April's Real Blog

Sunday, February 10, 2008

Kids doing the darndnest things?

I asked Mom Y it's like every1 is focusing on Mike l8ly, and Mom sed, "It's the circle of life, April! Mike and Deanna are a young, married couple with small children, roughly the same age that Mike and Liz were when every1 started focusing on yr dad and me. Everything has come full circle! Isn't that wonderful?" I sed, "No. Mike's boring, and Liz and I still have stories 2 tell in our own lives!" Mom sed, "Liz has 2 B patient, since her story is keeping ppl in suspense and keeps bringing them back. And what R U complaining abt? "We did that 'driving' thing last wk!" And I sed, "Mom, U R seriously torturing Liz, U have no idea what all this 'patience' is doing 2 her. And the 'driving' thing was totally lame, since I've had my G2 since early December." Mom sed, "Quit being such a picky face. Where's yr father?" I sed, "Workshop." Mom was all, "I've got to go yell @ him." I asked, "What 4?" Mom was like, "I haven't narrowed it down yet, but I'll think of it on the way 2 the workshop."

NEway, here is the l8est story from Mike:

Formerly little sis. Sometimes you have to buy the high quality mittens. I know that mom has trained you and me since we were little to always try and find a bargain, to shave the sheets in order to make things last; but there are times when quality has to take precedence. The idea of buying a mitten for a boy, where the mitten is sized bigger than his hands, on the premise that his hands will grow into them is patently wrong. That is girl thought. A boy will go out in the snow and try his best to destroy his clothing and he is often successful. A girl might demurely touch the snow, and might be able to make a mitten last; but a boy is a little dynamo of clothing destruction.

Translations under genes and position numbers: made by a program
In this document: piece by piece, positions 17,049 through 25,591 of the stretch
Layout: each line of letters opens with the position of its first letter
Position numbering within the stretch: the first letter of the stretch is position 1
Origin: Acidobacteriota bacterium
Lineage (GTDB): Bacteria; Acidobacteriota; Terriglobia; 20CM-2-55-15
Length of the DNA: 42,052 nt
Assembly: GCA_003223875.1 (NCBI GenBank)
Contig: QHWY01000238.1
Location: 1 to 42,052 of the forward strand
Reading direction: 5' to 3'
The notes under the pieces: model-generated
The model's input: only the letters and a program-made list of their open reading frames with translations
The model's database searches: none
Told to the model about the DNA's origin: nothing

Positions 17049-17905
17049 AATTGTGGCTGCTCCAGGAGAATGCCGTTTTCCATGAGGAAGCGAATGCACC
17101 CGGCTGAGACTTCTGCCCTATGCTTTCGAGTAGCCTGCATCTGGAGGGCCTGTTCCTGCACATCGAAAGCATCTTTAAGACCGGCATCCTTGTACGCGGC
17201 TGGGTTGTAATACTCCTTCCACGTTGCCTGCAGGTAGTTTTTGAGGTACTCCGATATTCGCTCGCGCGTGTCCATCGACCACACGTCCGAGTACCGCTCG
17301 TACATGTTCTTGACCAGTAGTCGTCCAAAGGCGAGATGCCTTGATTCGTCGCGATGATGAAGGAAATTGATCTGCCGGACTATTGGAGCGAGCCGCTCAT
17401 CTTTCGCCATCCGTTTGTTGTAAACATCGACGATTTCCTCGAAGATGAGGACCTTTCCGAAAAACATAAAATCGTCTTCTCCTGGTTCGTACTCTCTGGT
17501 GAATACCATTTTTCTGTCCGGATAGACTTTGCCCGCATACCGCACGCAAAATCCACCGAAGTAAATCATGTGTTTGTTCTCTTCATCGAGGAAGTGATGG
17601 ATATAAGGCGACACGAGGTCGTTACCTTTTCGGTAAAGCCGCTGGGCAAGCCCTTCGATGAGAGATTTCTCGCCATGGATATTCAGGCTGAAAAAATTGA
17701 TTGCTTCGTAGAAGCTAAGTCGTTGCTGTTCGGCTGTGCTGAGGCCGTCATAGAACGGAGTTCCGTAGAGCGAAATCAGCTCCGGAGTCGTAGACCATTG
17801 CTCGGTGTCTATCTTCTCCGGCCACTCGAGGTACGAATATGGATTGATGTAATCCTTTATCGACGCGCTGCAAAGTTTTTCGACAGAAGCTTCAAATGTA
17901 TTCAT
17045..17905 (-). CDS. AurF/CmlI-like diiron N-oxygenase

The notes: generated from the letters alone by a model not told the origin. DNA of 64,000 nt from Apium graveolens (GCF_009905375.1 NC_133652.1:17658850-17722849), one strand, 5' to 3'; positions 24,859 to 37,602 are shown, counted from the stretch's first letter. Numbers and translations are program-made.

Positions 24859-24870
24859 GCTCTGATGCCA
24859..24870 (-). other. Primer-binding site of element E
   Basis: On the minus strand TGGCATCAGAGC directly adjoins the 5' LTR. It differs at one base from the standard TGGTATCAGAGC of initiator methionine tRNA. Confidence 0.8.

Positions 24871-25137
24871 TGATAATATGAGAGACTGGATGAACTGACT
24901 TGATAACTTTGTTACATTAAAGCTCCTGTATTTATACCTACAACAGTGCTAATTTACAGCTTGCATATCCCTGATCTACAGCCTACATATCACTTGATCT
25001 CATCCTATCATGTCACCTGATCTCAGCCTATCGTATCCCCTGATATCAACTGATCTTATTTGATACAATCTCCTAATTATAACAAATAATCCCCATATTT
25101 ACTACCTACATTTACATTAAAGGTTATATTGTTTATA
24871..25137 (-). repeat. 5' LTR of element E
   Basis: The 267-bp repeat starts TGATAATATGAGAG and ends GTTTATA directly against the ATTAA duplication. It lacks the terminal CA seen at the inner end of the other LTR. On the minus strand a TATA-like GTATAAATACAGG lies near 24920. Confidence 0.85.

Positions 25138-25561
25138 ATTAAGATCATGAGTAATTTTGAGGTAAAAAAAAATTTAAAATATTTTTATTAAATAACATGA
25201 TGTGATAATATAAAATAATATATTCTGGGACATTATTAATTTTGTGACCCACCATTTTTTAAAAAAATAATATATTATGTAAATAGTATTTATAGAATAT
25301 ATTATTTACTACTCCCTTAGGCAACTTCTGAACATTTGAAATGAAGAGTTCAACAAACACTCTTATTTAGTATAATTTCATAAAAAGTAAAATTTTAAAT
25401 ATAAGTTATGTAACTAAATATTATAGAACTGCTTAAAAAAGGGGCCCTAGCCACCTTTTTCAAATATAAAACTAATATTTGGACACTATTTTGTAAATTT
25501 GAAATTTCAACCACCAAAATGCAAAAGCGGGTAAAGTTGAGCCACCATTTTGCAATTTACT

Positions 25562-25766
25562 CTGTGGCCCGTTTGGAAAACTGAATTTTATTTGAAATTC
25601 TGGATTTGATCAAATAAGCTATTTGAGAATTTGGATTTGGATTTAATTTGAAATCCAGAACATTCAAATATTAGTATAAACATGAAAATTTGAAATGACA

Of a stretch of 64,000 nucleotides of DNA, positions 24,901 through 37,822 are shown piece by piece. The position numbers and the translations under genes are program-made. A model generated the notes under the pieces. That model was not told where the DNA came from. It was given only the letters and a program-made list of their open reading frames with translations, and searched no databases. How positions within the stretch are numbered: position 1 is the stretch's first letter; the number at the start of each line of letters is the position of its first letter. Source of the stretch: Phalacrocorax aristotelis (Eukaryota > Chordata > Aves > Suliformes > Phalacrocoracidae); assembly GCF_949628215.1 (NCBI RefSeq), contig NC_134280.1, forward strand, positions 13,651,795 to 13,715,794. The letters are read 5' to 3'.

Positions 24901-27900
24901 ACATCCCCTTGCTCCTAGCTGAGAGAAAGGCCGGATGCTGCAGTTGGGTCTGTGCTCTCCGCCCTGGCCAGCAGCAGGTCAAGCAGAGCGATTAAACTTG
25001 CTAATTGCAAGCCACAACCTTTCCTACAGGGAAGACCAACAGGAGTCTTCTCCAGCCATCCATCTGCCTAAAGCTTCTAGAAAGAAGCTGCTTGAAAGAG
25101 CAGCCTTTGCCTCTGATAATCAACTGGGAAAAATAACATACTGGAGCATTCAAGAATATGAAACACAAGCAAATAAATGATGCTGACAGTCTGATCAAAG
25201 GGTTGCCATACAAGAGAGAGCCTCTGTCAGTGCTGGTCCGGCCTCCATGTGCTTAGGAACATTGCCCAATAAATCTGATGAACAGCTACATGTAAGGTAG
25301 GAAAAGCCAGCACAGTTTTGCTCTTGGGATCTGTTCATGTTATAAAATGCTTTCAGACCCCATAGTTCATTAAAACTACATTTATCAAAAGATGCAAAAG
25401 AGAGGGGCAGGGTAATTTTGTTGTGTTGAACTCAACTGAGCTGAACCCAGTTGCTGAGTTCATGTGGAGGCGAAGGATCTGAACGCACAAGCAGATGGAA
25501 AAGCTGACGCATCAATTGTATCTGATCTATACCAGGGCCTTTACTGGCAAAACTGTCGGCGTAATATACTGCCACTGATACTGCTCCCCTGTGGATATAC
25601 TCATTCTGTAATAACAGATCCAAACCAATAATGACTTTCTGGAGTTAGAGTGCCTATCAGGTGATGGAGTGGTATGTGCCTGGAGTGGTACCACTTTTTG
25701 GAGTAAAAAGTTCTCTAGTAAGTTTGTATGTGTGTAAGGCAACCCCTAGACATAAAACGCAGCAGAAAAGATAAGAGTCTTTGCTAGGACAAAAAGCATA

I tried to explain this concept to my wife, the lovely Deanna; but she did not believe me. There she was in her purple turtleneck sweater with matching socks, kneeling down before my boy putting on his coat with the mittens attached to it. All I could think was, my boy will destroy those cheap, oversized mittens in about 2 seconds out in the snow. Deanna said, “No Michael. Our children will use their sand buckets and shovels, and they will hardly even touch the snow. These mittens are perfectly fine. They even have a little mitten security line to make sure he doesn’t lose them.” I thought, “Buckets, security lines? These are not how a man plays in the snow.”

Well, to be doubly sure, my wife pushed the mittens firmly onto his hands and sent him out into the cold though the front door, carrying his bucket and shovel. My daughter, dressed in her all-pink outfit and I were already outside waiting for him. I was busy shoveling the sidewalk. You know, April, how sometimes when you shovel a sidewalk, it seems like you shovel and shovel, and all the snow stays the same place? This was one of those kinds of days.

Naturally since his mitten was oversized so he could “grow into” it, it fell off his hand almost immediately after exiting the house and my daughter noticed. Being the bright and intelligent girl she is (taking after me, of course) she suggested that my son could turn those mittens into Australian bull-roarers. She deposited snow into each mitten and then encouraged my son to whirl them around as if he were an Australian aborigine. This he did this to great effect, the whirling part and not the aboriginal part. In fact, when he had both mittens filled with snow; he whirled them around so boyishly that it was difficult to tell the difference between them and a couple of carrots. You may laugh, little sis, but around my household, a carrot is a very serious vegetable.

Eventually I got tired of clearing the sidewalk in front of our house, and seeing the same amount of snow there. So, I motioned for the kids to come in for lunch. My lovely wife, Deanna, showed me my son's gloves all pulled into long ribbons of mitten fabric and looking a lot like carrots.

I said to her, “Now, Deanna, will you buy higher quality mittens for my son?” She replied, “Michael. These gloves are still perfectly fine, once they are dried and reshaped.”

By the way, if you see my son and it looks like his hands are really nice carrots, they aren’t.

Michael Patterson